Office of External Affairs
Mountain-Prairie Region


U.S. Fish and Wildlife Service
Mountain-Prairie Region
134 Union Boulevard
Lakewood, Colorado 80228

February 23, 2011                                                                             Contacts: Joy Gober 970-226-9195





The U.S. Fish and Wildlife Service has concluded that a petition to list the wild plains bison under the Endangered Species Act (ESA) does not contain substantial scientific data to indicate that the petitioned action might be warranted.  Despite this announcement that the bison will not receive further consideration for listing under the ESA at this time, the Service will continue to work with our partners to conserve and protect wild plains bison throughout its remaining range.


The Service made this determination in response to a petition received on June 22, 2009 from James and Natalie Bailey to list the wild plains bison as a threatened species.  Under the ESA, the Service is required to review the petition to decide whether it contained substantial scientific information that listing may be warranted in a process known as a 90-day finding.


Bison are the largest native terrestrial mammal in North America.  Historically, plains bison numbered in the tens of millions and were found nearly coast to coast from central Canada to northern Mexico. They were eliminated west of the Rocky Mountains and east of the Mississippi River by the early 1800s.  By 1889, only a few wild plains bison remained in the Texas Panhandle, Colorado, Wyoming, Montana, and the western Dakotas, as well as a small number in captive herds.  Diligent efforts by a few individuals prevented extinction.  Conservation efforts by private landowners, state and federal agencies, and others helped to rebuild herds.  Today, there are over 400,000 plains bison, with approximately 20,500 managed in conservation herds in parks, preserves, other public lands, and on private lands throughout and external to their historical range.  Population trends have been stable to increasing in recent years.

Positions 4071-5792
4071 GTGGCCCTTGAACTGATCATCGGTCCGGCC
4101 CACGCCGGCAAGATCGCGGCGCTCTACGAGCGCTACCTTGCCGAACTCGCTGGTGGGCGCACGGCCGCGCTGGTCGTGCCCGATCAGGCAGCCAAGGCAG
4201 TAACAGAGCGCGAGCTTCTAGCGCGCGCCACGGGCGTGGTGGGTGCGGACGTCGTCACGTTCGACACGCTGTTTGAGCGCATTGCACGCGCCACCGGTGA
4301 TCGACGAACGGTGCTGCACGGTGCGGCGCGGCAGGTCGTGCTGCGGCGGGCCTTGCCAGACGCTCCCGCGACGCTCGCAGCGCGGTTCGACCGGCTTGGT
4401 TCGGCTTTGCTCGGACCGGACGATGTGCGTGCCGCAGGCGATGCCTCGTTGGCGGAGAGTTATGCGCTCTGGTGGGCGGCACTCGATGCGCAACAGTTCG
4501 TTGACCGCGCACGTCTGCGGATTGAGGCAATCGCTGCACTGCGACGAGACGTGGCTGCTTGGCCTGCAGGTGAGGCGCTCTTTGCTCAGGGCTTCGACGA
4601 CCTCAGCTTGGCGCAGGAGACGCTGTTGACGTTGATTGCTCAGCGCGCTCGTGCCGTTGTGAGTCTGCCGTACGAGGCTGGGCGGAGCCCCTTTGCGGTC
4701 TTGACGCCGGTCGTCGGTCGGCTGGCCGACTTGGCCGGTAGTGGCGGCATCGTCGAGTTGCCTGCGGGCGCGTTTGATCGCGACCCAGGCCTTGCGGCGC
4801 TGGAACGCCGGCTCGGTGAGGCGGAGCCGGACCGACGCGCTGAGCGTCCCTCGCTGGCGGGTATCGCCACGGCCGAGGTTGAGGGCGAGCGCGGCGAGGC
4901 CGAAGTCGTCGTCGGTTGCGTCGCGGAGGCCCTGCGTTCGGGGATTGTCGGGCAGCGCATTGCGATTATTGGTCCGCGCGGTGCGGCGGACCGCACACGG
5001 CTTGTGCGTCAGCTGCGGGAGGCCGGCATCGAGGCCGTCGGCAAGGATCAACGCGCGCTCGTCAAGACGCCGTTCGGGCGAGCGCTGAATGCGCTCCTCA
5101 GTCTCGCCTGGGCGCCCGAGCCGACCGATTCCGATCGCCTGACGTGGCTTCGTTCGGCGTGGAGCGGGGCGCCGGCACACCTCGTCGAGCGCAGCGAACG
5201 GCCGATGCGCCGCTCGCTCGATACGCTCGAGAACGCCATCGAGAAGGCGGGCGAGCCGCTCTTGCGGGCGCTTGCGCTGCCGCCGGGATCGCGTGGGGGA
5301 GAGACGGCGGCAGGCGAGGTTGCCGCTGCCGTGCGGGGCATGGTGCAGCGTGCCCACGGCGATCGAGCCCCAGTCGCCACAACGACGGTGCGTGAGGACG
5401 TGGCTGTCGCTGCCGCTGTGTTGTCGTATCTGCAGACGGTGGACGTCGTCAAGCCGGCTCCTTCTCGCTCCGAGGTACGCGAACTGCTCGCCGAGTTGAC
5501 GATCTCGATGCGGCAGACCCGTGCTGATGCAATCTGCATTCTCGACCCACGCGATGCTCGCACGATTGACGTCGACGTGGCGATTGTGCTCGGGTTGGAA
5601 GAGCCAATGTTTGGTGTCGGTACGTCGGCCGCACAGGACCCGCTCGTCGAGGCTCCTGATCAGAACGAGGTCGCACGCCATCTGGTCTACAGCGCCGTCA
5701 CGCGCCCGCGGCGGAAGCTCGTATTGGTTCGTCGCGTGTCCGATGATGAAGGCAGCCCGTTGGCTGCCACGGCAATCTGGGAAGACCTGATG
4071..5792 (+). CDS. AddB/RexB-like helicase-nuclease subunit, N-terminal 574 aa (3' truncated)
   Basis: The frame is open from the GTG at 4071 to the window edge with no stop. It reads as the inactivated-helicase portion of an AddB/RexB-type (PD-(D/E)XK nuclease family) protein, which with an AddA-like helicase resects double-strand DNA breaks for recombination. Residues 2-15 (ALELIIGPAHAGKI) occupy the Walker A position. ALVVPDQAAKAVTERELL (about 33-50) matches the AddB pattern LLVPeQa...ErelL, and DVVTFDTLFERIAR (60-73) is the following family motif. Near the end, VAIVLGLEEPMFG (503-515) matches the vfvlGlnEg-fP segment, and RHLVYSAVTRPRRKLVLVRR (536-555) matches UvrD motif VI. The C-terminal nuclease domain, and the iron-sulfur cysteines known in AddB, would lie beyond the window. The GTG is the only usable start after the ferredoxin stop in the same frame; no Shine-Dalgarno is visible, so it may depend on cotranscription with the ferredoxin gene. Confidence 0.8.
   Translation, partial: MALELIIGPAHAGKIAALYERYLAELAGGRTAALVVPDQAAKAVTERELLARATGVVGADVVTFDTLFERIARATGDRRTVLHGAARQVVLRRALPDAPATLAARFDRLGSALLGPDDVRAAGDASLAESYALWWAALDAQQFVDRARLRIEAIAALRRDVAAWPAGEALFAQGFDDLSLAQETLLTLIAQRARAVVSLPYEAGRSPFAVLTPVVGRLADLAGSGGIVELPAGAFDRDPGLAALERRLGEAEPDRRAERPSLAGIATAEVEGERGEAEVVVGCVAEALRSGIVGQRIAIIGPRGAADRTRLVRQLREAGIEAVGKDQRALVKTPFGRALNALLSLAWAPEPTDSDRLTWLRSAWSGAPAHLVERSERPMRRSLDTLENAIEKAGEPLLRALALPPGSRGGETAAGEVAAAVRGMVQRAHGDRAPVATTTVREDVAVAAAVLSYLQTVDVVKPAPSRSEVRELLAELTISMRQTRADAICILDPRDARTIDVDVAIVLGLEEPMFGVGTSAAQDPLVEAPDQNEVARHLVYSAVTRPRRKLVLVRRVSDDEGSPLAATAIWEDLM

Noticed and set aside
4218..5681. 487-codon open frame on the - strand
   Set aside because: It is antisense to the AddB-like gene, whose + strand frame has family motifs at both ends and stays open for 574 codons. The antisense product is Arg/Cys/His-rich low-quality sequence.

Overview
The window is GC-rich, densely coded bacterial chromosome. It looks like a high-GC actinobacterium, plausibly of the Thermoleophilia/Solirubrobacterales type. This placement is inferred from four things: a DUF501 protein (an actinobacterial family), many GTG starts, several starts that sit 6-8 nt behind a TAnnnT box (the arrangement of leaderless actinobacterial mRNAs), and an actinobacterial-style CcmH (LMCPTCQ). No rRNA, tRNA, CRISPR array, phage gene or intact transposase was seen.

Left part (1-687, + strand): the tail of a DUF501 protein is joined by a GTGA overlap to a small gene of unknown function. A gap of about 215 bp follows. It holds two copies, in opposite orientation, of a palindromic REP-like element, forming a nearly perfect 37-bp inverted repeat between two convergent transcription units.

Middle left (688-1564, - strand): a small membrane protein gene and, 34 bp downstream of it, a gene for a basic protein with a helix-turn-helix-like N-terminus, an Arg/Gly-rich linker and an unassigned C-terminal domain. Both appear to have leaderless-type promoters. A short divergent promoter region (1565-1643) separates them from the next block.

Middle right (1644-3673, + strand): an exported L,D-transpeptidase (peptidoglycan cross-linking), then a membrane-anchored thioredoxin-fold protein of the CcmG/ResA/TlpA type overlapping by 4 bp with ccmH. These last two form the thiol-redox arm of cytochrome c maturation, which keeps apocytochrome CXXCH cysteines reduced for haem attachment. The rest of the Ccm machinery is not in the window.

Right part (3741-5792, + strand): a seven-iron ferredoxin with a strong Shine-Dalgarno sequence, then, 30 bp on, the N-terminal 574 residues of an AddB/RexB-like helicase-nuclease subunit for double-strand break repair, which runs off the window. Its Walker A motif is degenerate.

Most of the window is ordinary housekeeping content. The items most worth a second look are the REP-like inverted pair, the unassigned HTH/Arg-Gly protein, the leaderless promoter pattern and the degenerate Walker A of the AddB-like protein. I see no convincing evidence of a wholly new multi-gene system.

The Service assessed information provided by the petitioners and in our files regarding potential impacts to the plains bison from habitat loss, disease, regulatory mechanisms, loss of genetic diversity, introgression with cattle genes, and climate change. We determined that the petitioner did not present substantial information that these factors threaten the wild plains bison today. Although the bison quite clearly faced a large historical decline in numbers and occupied habitat, the petitioner did not present substantial information, nor did we have any information in our files, to indicate the threats that caused the historic decline may be present now or are likely to be present in the future to the point that they would cause the wild plains bison to become threatened or endangered. 


The Service will continue our cooperative efforts to conserve the existing bison herds in the United States.  We will continue to cooperatively implement the Joint Bison Management Plan and the Department of Interior’s Bison Conservation Initiative.  The Joint Bison Management Plan is a comprehensive approach to protecting plains bison in Yellowstone National Park and minimizing the transmission of brucellosis to neighboring cattle.  The Bison Conservation Initiative provides a framework for managing bison within the Department of Interior that includes restoring bison on appropriate landscapes, maximizing genetic diversity, and controlling contagious disease.  Bison conservation will also continue to be a priority of the National Wildlife Refuge System and the National Park System, which currently protect plains bison on eight National Wildlife Refuges and five National Parks.


In addition to federal cooperative efforts to conserve existing herds and establish new herds, several state governments and private entities participate in restoration of the plains bison.  State managed conservation herds exist within the species’ historical range in Arizona, Kansas, Minnesota, Missouri, Nebraska, South Dakota, Texas, Utah, Wisconsin, and Wyoming.  Additional state herds external to its historical range exist in Alaska.  The Nature Conservancy manages eight herds for conservation purposes, with initiatives for establishing two new herds.  Turner Enterprises manages several herds with dual purposes of conservation and commercial production.  The American Prairie Foundation and the World Wildlife Fund have also developed conservation herds.


A copy of the plains bison finding is available on the Internet at


The finding will be published in the Federal Register on February 23, 2011.


The mission of the U.S. Fish and Wildlife Service is working with others to conserve, protect and enhance fish, wildlife, plants and their habitats for the continuing benefit of the American people.  We are both a leader and trusted partner in fish and wildlife conservation, known for our scientific excellence, stewardship of lands and natural resources, dedicated professionals and commitment to public service.  For more information on our work and the people who make it happen, visit